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Yen loans for aid to developing countries being used for promoting exports

  • 2015-12-17 15:00:00
  • , Tokyo Shimbun
  • Translation

(Tokyo Shimbun: December 17, 2015 – pp. 28-29)

 

 By Yoko Nakayama, Nobuyuki Suzuki

 

 Yen loans meant for supporting infrastructure construction in the developing countries to enhance their economic self-reliance are being used to promote exports. The government has decided to provide up to 1.4 trillion yen in loans to India to underwrite the use of Shinkansen technology, which is an unprecedented amount for a single project. Yet, where does Japan, a debt-ridden country, get the money to provide loans? Such loans may become irrecoverable or go into default. In this article, we take a close look at yen loans.

 

 At the joint news conference held after the Japan-India summit on Dec. 12, Prime Minister Shinzo Abe declared proudly that “today marks the start of a new era in the Japan-India relationship,” flaunting the achievement of the bilateral talks.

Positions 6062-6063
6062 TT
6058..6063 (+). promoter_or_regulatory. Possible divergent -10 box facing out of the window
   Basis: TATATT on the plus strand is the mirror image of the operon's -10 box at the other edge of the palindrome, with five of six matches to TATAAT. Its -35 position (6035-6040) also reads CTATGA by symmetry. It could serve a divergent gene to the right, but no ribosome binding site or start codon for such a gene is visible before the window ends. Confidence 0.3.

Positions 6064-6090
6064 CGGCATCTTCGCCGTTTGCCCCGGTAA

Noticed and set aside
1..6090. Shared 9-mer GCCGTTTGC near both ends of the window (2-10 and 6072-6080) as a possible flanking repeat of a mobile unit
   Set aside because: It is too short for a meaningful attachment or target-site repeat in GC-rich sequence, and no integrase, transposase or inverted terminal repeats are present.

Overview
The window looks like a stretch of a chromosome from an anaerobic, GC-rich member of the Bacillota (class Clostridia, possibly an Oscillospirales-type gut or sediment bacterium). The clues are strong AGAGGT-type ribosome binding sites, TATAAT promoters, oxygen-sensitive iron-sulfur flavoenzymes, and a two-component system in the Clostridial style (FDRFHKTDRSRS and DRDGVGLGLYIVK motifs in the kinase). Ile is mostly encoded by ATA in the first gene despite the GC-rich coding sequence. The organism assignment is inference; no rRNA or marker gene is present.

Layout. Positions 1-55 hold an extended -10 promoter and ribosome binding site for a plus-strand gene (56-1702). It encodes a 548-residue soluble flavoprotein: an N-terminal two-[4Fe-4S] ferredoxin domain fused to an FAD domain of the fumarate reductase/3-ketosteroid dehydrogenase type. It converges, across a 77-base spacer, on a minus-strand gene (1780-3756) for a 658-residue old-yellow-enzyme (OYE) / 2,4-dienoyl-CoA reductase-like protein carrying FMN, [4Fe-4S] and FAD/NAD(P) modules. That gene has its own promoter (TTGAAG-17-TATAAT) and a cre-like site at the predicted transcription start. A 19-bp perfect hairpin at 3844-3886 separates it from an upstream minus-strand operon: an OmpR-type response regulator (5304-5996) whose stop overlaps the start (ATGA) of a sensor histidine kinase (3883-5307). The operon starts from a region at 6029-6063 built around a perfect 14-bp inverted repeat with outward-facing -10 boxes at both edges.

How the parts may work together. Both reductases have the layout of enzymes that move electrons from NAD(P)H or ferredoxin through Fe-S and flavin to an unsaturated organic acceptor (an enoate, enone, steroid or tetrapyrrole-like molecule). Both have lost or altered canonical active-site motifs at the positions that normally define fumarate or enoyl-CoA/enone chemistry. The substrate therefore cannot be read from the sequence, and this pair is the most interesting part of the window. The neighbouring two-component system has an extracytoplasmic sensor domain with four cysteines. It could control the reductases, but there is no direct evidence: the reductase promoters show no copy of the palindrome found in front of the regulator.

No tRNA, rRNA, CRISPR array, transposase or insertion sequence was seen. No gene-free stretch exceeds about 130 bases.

There is also a growing “India fever” in the government and the business sector. At this recent summit, the two countries reached basic agreement on signing a nuclear energy cooperation accord that will enable Japan to export nuclear plants to India and a deal was made on introducing a 500-kilometer Shinkansen line in India, linking Mumbai, the largest commercial center in western India, and Ahmedabad.

 

 Japan had also tried to sell the Shinkansen technology for a high speed railway project connecting Jakarta and Bandung in Indonesia, but it lost the deal to China, which offered exceptional terms – waiving the Indonesian government’s funding and loan guarantee – at the last minute.